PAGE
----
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Case Reports in Radiology
Volume 2012 (2012), Article ID 685486, 5 pages
Case Report

Multiple FNH-Like Lesions in a Patient with Chronic Budd-Chiari Syndrome: Gd-EOB-Enhanced MRI and BR1 CEUS Findings

1Department of Radiology and Nuclear Medicine, University Hospital Basel, University of Basel, Petersgraben 4, 4031 Basel, Switzerland
2Institute of Pathology, University Hospital Basel, University of Basel, Schönbeinstrasse 40, 4003 Basel, Switzerland

Received 8 November 2011; Accepted 4 January 2012

Academic Editors: G. Bastarrika, A. Komemushi, and R. Murthy

Copyright © 2012 Caroline Newerla et al. This is an open access article distributed under the Creative Commons Attribution License, which permits unrestricted use, distribution, and reproduction in any medium, provided the original work is properly cited.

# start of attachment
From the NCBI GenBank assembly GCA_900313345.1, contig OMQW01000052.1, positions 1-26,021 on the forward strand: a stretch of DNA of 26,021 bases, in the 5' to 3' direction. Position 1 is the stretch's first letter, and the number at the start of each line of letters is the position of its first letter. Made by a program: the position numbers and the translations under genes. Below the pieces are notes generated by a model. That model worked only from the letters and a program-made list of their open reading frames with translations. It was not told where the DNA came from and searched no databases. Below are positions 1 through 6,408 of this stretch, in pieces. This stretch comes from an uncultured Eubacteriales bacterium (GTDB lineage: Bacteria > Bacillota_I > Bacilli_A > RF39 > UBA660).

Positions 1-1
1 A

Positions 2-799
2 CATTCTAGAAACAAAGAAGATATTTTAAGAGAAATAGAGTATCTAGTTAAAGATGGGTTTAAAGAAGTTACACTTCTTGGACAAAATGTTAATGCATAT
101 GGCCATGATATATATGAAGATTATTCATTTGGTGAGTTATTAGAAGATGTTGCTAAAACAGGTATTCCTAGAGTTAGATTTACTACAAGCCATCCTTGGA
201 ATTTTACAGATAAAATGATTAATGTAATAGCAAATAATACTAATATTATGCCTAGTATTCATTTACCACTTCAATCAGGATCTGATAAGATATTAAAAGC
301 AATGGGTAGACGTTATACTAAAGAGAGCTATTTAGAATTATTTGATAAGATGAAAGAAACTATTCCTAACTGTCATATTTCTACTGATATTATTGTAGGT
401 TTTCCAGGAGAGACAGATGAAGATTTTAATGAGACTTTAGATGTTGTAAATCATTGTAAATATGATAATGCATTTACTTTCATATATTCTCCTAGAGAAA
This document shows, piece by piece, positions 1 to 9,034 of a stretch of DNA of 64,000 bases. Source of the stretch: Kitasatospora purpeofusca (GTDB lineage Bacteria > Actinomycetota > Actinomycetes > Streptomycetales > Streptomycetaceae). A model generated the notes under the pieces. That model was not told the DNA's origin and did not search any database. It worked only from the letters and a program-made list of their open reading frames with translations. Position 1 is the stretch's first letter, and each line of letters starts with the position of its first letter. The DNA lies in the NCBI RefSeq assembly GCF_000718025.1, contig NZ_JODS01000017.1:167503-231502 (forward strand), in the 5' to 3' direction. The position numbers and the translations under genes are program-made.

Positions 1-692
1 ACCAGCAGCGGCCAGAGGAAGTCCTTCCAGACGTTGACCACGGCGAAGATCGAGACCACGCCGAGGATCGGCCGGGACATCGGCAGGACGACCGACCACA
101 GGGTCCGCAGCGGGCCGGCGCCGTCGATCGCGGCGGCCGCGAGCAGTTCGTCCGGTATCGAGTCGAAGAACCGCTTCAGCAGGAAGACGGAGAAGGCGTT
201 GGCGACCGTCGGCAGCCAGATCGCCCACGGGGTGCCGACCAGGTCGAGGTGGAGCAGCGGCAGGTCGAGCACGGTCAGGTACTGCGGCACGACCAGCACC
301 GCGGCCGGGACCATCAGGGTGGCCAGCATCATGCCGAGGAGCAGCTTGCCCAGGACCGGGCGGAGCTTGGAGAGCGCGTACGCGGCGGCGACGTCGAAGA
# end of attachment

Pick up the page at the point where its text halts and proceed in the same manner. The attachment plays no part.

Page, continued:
A-26-year old female patient with chronic Budd-Chiari syndrome due to different underlying blood disorders applied for a two-year followup of the liver with Gadolinium-ethoxybenzyl-diethylenetriaminepentaacetic-acid-(Gd-EOB-DTPA-) enhanced MRI. The liver function tests were raised. Besides showing a progressive hepatosplenomegaly and a cirrhotic liver alteration, the MRI revealed multiple new nodular lesions in all liver segments. These lesions showed typical patterns in the precontrast images, while there was an arterial and a persistent portal venous enhancement. In the hepatobiliary liver-specific late phase, a central “washout” and a persistent rim enhancement were observed (target sign). The additionally performed contrast-enhanced ultrasonography showed a strong zentrifugal arterial enhancement of the lesions followed by an isoechoic enhancement in the portal venous and delayed liver phase. Histologically these lesions turned out as focal nodular hyperplasias (FNH) or FNH-like lesions, also known as large regenerative nodules (LRNs). Differentiation between regenerative nodules like LRN and hepatocellular carcinoma (HCC) in cirrhotic livers is crucial, and the target sign in the hepatobiliary phase of Gd-EOB-DTPA as well as the centrifugal arterial enhancement followed by an isoenhancement during a CEUS might be useful for establishing the correct diagnosis of such hypervascular lesions with proliferated and likely aberrant bile ducts.